Friday, September 19, 2014

Scared of School - Warning Signs of Bully Behavior and How to protect your Child

By: Dwight Bain

School should be one of the safest places instead of a scary place because of bully behavior. Yet the recent number of horrifying acts of violence from bullies toward shy and introverted kids has everyone concerned, from the President to local school and law enforcement officials. However, the most important group to take positive action to protect their kids at school is always their parents who are the most tuned in to the needs of their children. 

It is essential to know what to look for in protecting your child from the dangers of bully behavior.

Here are the classic warning signs of a child who is being victimized by bullies:

  • Talking about being scared to walk to school
  • Acting scared to ride on the school bus
  • Plead for you to drive them to school instead of ride the bus
  • Develop a phobia about going to school
  • Act sick on school mornings
  • Lie to avoid school.
  • Skip school
  • Failing in school work
  • Have mysterious broken or damaged books, backpacks or torn clothes
  • Always hungry, (from bullies taking lunches or lunch money)
  • Verbal changes, especially stammering or inability to express fears
  • Develop eating disorders, inability to eat or excessive over-eating
  • Discussing suicide or threats to harm themselves instead of going to school
  • Develop sleeping disorders, active night terrors or nightmares
  • Mysterious disappearance of personal possessions, (cellphones, ipads, etc)
  • Missing money or stealing money to bribe bullies
  • Silence about the major changes in their behavior
  • Mysterious appearance of bruises, cuts, scratches or broken bones
  • Passing on the pain by bullying younger siblings
  • Major changes in behavior, completely withdrawn or totally aggressive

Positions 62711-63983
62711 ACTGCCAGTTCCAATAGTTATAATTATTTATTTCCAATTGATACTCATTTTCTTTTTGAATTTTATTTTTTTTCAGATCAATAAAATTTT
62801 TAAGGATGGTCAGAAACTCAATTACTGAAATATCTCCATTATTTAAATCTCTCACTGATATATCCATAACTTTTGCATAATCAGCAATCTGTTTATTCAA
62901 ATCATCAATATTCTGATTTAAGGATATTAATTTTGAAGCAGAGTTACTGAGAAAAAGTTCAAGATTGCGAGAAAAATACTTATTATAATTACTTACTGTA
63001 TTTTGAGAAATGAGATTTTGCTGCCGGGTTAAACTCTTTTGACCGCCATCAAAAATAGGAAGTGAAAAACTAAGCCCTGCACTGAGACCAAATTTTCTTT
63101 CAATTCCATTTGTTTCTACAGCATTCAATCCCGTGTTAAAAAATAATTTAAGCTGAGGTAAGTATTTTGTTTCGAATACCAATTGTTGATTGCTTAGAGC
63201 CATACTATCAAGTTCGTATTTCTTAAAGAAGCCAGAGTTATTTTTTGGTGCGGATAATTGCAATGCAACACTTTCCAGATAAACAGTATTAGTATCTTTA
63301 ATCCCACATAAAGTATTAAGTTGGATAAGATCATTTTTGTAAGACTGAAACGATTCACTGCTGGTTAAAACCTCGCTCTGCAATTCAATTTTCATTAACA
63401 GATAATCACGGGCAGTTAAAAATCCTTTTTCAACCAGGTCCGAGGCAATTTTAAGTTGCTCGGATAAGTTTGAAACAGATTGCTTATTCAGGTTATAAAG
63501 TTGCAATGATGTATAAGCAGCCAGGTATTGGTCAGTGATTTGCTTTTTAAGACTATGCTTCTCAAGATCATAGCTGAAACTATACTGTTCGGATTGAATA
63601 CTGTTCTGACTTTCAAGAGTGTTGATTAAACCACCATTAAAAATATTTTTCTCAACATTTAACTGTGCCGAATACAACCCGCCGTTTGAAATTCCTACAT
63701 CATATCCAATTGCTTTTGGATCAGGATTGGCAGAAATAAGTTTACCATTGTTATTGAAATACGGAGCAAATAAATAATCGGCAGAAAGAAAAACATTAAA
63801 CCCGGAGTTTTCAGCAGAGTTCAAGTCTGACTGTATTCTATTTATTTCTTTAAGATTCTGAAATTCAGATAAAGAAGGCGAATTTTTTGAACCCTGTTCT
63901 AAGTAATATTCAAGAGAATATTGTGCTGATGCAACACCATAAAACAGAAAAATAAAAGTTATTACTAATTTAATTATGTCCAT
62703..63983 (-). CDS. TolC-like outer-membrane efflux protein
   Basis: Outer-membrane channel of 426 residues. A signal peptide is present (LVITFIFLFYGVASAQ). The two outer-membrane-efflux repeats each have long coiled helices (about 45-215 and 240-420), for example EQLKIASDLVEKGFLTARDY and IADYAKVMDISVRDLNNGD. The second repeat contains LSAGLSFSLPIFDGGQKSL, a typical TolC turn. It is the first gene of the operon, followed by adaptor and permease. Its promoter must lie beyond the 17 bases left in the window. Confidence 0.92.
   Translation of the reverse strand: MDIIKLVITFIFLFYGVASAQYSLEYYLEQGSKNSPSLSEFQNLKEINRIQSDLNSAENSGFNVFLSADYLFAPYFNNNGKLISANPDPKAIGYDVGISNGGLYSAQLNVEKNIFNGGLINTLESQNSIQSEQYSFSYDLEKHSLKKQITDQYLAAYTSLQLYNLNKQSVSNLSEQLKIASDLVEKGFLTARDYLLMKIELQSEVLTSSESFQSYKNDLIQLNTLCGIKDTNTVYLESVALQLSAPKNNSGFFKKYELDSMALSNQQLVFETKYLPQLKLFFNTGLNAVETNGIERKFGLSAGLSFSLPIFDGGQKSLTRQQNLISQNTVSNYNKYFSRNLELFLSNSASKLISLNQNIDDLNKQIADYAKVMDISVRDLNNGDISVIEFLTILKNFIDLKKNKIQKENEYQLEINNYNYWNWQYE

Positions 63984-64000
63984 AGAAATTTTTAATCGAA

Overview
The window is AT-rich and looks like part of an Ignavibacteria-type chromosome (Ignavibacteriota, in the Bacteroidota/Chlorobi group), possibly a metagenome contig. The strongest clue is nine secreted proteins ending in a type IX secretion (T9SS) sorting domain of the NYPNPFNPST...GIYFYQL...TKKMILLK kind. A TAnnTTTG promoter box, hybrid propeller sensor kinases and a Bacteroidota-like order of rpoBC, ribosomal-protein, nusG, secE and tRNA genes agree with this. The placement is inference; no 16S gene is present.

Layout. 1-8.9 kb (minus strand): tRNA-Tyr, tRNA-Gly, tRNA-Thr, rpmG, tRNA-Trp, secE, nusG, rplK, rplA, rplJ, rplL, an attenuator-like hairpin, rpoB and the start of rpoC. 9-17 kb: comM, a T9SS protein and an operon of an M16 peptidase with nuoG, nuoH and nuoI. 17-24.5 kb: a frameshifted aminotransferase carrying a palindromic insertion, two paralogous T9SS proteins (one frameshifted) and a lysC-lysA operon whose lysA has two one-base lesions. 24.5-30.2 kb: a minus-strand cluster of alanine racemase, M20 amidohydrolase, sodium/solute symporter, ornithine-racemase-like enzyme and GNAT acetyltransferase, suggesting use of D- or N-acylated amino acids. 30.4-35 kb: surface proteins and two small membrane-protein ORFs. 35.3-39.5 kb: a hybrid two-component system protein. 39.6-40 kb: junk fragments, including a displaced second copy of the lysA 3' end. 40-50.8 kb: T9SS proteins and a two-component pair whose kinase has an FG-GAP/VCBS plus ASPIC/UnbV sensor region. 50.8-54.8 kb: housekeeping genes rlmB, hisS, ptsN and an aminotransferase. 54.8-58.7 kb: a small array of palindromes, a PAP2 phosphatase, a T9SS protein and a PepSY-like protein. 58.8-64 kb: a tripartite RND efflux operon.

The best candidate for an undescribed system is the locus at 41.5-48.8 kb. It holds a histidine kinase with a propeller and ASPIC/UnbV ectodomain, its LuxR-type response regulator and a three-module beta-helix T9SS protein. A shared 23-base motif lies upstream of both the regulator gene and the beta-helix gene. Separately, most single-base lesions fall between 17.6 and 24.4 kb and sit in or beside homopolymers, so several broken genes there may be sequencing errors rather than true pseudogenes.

• Lies and deception to cover up all of the major changes in behavior

(If you aren’t sure how to spot the more dangerous warning signs from gangs, weapons, substance abuse or when a fight is going to erupt, there are a number of web links at the end of this article to give you greater insight of what to look for, and more importantly, what to do to keep your child safe).

Here are five key strategies you can use to protect your son or daughter from bully behavior at school or in the community.

1) Listen to your child’s fears and frustrations

Sadly many of the kids who felt like committing suicide to escape bully behavior held all of their fears and frustrations inside until they began a self-destructive cycle ending in their death. Bully behavior at school is not a new problem. However these days there are dangerous gangs and violent individuals in or around just about every school environment. Sometimes the bully violence comes from neighborhood gangs, but it’s far more likely that the threats, harassment, intimidation, fights or acts of violence will come from someone inside your child’s school. Student’s who use weapons against other students, like the Virginia Tech or Columbine shooters for example, often make threats long before acting on them. It is essential to listen to what is going on so you know how to respond.

Become more involved in talking about safety with your child, instead of just talking about academics or daily activities. Ask your kids direct questions and then really listen to their fears and frustrations about what’s happening around them at school. Keep the conversation age appropriate and allow your child to do most of the talking as you hear about their experiences with bullies or other situations that might have made them feel uncomfortable or afraid while at school, (Remember to change the conversation slightly depending on the ages of your kids and the pressures they may be facing at school, since it’s important to talk about safety to kids of all ages so they know what to do to stay safe while at school or away from their parents).